Hissing & Leaking? GO155
G'day Roger & All,
Hi been a while, but i have a question in regards my 2005 Go 155. This is great board which has done plenty of work now. I should be on a Futura or similar but money talks.
Anyway here is the issue, this summer in South Australia has been particularly hot. Today is well over 40c Approx 104F. The Go is in the shed drying out with plug removed from the last days out and when i walked into shed I can hear it hissing and bubbling as the hot air comes out. Today I turned it over to try and cover it in a cool spot to notice water leaking (only a few drops) from the plug and the 2 center footstrap screw holes. Should I be concerned, have i sprung a leak? I have never forgotten the plug and have no major damage.
Your board is "hissing" with the vent plug opened or out of the board...?
If so, yes you should be concerned as there's water inside the core of the board somewhere that is building up pressure and pushing it's way out through some other restricted orfice (that's what makes the hissing sound).
Turning the board over (deck side down) in the shade, is probably not the best way to get the water out of the board.
The best method I've found is to use the change in temperature to do most of the work for you.
In the morning, before things warm up, place your board deck side up in the sun with the vent plug completely removed.
Make a small "wick" from some paper toweling rolled/twisted so the end will fit down into the vent plug fitting. Try to get the wick all the way down to the foam you can see at the bottom of the vent plug hole.
Let your board heat in the sun all day.
Check the little "wick" and see if it's fully wet. If so, change it for another and let that
wick pull more water out from the core.
With the vent plug out of the board, "cooking" in the sun won't hurt anything as no internal pressure can build up with the vent plug removed.
At the end of the day, just as things start to cool off for the evening, you might want to take a little thinned epoxy resin (or some other type of thin viscosity sealer) an put a drop or 2 down each of the footstrap screw holes that you suspect might be leaking and close the vent plug tight.
As your board cools, with the evening temperature change, it will draw the epoxy/sealer down into the bottom of the FS screw hole and should seal any leaks from this source.
You can test the overall watertight/airtight integrity of the core of your board using the same methodology.
Get a new O'ring for your vent plug, and tighten the vent plug just enough to seal the O'ring. Do this in the morning before the temperature really warms up.
Place the board out in the sun, deck side up for about half an hour.
Slowly open the vent plug. If you hear the "hiss" your board is probably not taking on alot of water as it's normal for the pressure to build.
If you don't hear the hiss, close the vent plug again and take some soapy water and dribble it into the footstrap screw holes (one at a time). If you see bubbles, then that FS screw hole is leaking.
Also check around the fin box, and completely check the area around any repairs that have been made.
Any sort of leak will make the soapy water bubble and then you can take appropriate measures to seal up any leaks.
Remember, if you set your board out on the beach in really hot direct sunlight, it will really heat up and pressure will build inside. It's a good idea to crack the vent plug open and listen for the hiss of air escaping just to check.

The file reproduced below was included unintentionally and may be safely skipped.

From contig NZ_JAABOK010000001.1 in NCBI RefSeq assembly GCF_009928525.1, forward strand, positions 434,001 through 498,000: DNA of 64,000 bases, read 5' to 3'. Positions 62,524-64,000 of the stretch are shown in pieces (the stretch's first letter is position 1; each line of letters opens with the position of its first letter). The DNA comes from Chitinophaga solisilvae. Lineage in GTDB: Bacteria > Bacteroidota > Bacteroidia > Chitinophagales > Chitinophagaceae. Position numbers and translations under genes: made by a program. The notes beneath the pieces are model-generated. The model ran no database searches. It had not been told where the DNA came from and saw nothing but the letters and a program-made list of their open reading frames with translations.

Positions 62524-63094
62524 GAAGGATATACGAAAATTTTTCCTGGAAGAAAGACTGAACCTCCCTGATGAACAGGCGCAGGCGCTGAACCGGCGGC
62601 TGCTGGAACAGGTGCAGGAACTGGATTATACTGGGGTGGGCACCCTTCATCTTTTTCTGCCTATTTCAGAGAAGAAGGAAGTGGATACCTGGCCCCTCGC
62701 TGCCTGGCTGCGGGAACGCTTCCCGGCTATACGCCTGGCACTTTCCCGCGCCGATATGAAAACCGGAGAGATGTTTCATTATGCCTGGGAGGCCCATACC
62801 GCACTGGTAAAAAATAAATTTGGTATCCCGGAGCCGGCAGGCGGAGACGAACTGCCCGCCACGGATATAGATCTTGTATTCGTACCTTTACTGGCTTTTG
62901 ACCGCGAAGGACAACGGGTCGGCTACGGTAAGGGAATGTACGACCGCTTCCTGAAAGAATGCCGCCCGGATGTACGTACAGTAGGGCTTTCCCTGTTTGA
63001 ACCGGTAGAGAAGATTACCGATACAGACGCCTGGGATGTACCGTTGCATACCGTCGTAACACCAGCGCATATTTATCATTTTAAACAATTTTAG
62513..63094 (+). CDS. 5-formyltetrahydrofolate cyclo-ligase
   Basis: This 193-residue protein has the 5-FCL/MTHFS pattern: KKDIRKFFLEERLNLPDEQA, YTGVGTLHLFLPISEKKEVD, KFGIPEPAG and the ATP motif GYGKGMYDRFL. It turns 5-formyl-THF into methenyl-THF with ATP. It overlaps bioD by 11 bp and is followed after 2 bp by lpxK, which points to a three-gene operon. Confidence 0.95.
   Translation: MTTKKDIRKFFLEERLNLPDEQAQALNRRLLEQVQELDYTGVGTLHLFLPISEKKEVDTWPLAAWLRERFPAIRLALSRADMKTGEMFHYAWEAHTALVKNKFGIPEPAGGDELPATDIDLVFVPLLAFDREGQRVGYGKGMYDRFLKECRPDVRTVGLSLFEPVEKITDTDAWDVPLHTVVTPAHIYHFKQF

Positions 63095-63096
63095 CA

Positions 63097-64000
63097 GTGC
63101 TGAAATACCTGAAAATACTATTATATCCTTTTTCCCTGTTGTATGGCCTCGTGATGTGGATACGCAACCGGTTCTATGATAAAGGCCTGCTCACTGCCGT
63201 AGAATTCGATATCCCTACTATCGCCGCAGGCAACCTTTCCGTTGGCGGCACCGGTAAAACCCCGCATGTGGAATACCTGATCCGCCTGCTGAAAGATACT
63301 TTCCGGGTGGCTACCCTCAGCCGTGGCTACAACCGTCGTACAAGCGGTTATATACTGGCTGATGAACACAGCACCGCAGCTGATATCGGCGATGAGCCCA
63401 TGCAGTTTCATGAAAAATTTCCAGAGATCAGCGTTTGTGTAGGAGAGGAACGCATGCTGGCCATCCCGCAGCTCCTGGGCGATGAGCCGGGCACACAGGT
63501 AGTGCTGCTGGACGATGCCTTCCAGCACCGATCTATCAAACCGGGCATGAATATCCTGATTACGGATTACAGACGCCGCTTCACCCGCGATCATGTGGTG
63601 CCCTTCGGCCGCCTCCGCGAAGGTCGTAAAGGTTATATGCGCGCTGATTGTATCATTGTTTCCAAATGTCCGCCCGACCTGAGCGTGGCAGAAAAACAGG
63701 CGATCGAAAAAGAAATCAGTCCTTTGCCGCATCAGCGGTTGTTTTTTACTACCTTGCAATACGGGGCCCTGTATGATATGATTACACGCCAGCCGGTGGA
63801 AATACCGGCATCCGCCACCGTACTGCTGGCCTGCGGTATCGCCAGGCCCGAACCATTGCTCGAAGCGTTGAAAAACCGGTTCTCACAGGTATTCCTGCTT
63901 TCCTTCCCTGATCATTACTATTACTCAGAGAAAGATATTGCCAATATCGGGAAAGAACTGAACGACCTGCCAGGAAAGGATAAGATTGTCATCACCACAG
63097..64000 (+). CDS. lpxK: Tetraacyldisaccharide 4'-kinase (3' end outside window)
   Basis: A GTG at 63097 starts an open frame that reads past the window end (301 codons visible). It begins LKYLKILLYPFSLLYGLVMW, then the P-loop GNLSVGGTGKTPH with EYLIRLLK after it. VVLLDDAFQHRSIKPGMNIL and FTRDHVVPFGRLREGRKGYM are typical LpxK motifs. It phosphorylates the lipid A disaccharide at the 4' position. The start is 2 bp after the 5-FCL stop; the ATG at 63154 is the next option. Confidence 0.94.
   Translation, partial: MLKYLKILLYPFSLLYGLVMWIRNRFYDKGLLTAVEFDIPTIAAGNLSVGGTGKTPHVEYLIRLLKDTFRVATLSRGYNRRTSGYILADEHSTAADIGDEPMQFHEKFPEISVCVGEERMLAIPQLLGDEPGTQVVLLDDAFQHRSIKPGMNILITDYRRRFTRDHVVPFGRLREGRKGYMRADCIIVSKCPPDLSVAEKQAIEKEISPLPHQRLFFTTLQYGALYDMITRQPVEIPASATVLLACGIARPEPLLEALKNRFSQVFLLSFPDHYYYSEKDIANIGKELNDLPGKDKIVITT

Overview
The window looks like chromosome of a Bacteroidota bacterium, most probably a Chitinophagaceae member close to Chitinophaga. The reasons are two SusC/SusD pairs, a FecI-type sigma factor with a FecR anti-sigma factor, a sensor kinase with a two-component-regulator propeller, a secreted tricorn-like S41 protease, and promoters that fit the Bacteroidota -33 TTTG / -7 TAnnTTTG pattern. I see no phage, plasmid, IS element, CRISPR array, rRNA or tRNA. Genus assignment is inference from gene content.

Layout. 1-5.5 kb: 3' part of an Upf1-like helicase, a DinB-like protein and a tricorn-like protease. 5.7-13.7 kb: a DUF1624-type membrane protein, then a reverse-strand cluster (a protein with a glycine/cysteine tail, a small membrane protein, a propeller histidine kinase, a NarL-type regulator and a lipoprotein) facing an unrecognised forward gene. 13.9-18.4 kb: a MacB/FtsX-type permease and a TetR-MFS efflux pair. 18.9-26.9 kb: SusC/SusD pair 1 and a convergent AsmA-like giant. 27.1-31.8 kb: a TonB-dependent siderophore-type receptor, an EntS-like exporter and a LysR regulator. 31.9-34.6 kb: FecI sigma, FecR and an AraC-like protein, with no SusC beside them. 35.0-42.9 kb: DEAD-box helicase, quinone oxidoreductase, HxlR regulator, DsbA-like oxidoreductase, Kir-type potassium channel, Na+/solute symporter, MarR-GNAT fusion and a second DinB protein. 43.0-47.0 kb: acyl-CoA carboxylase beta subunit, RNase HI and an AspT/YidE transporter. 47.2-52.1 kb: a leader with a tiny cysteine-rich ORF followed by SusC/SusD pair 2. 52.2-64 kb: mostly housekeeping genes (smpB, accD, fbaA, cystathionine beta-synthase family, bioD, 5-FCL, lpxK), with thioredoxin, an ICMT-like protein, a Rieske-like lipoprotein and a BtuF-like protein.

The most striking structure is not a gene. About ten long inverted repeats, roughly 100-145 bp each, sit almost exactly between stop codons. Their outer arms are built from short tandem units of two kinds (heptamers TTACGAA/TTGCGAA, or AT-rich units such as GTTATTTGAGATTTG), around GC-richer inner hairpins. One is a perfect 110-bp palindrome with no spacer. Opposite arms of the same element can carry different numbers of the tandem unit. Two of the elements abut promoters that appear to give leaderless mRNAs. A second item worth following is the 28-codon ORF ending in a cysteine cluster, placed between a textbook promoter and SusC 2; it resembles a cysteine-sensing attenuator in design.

Also, remember if you set a really hot board in the cool water, the core temp will drop quickly, and this can develop quite a vacuum inside the skin of the board.
If there are any leaks (even pinholes) the vacuum will pull water into the core of the board.
If you think about expansion and contraction of the air in your board, you can use "expansion/contraction" to dry the board out. It may take some time with a few "cycles" to get your board dry and sealed, but you don't need fancy spinners or
However, if you have access to a vacuum pump, you can dry your board more quickly as the water will boil at a much lower temp. under a vacuum.
Be careful not to draw a full vacuum though as too much vacuum can collapse the board internally.
Also, make all your repairs in the evening, as things are cooling down. Cooling temps cause the inside of your board to develop a partial vacuum so it draws the repair/sealing material into the board rather than trying to push little air bubbles out through your repair/sealing material if you try to fix the board as the air inside is expanding.
Hope this helps,
seems to take on a little water i think through the foot strap holes. I will try the ideas you have given me and see how it goes. You have given me lots of option which are all appreciated. Hot weather coming again in a few days so will get on to it.
Have you ever used the optional side fins on your GO board?
If you have, perhaps you used regular length footstrap screws to mount the
If so, then you may have "punched out" the back/bottom of the side fin mounting
The side fins mount with 25 mm long screws where the std. footstrap screws are 28 mm long.
Something else to check.
Use the cooling of the evening to "pull" your sealing compound down into all those footstrap and side fin insert holes, even the ones that have never had a screw in them.
If you put a little dab of the sealer in the screw hole and nothing happens, you will know that that particular screw hole isn't a problem.
The hole (s) that draw the sealing compound in will be the ones that really need to be sealed.
Hope this helps,
I have never used the side fins but will make sure i do the all the screw holes when i add some of the resin.
Hope to get to it soon.
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